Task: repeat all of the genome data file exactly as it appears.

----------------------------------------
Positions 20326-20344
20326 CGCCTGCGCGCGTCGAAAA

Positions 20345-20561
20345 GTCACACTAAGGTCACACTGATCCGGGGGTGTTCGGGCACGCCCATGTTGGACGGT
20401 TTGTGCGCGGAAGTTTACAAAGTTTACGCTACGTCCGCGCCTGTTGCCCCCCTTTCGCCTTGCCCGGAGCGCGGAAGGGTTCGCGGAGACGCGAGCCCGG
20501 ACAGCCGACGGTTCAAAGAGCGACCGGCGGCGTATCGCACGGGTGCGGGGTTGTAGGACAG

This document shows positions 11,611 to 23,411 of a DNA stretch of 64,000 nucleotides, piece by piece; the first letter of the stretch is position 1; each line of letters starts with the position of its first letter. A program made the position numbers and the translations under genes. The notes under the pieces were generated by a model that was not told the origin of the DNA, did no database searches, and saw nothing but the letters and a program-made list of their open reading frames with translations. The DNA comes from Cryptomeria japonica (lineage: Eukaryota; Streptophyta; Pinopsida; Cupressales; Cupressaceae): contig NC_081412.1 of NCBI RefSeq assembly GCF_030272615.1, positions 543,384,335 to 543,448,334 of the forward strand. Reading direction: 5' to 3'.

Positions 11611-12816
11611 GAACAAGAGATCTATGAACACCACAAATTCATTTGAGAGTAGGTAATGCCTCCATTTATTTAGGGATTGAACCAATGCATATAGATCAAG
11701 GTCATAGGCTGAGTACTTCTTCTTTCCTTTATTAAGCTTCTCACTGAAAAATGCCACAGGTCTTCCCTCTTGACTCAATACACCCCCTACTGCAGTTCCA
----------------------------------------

Positions 20326-20344
20326 CGCCTGCGCGCGTCGAAAA

Positions 20345-20561
20345 GTCACACTAAGGTCACACTGATCCGGGGGTGTTCGGGCACGCCCATGTTGGACGGT
20401 TTGTGCGCGGAAGTTTACAAAGTTTACGCTACGTCCGCGCCTGTTGCCCCCCTTTCGCCTTGCCCGGAGCGCGGAAGGGTTCGCGGAGACGCGAGCCCGG
20501 ACAGCCGACGGTTCAAAGAGCGACCGGCGGCGTATCGCACGGGTGCGGGGTTGTAGGACAG

This document shows positions 11,611 to 23,411 of a DNA stretch of 64,000 nucleotides, piece by piece; the first letter of the stretch is position 1; each line of letters starts with the position of its first letter. A program made the position numbers and the translations under genes. The notes under the pieces were generated by a model that was not told the origin of the DNA, did no database searches, and saw nothing but the letters and a program-made list of their open reading frames with translations. The DNA comes from Cryptomeria japonica (lineage: Eukaryota; Streptophyta; Pinopsida; Cupressales; Cupressaceae): contig NC_081412.1 of NCBI RefSeq assembly GCF_030272615.1, positions 543,384,335 to 543,448,334 of the forward strand. Reading direction: 5' to 3'.

Positions 11611-12816
11611 GAACAAGAGATCTATGAACACCACAAATTCATTTGAGAGTAGGTAATGCCTCCATTTATTTAGGGATTGAACCAATGCATATAGATCAAG
11701 GTCATAGGCTGAGTACTTCTTCTTTCCTTTATTAAGCTTCTCACTGAAAAATGCCACAGGTCTTCCCTCTTGACTCAATACACCCCCTACTGCAGTTCCA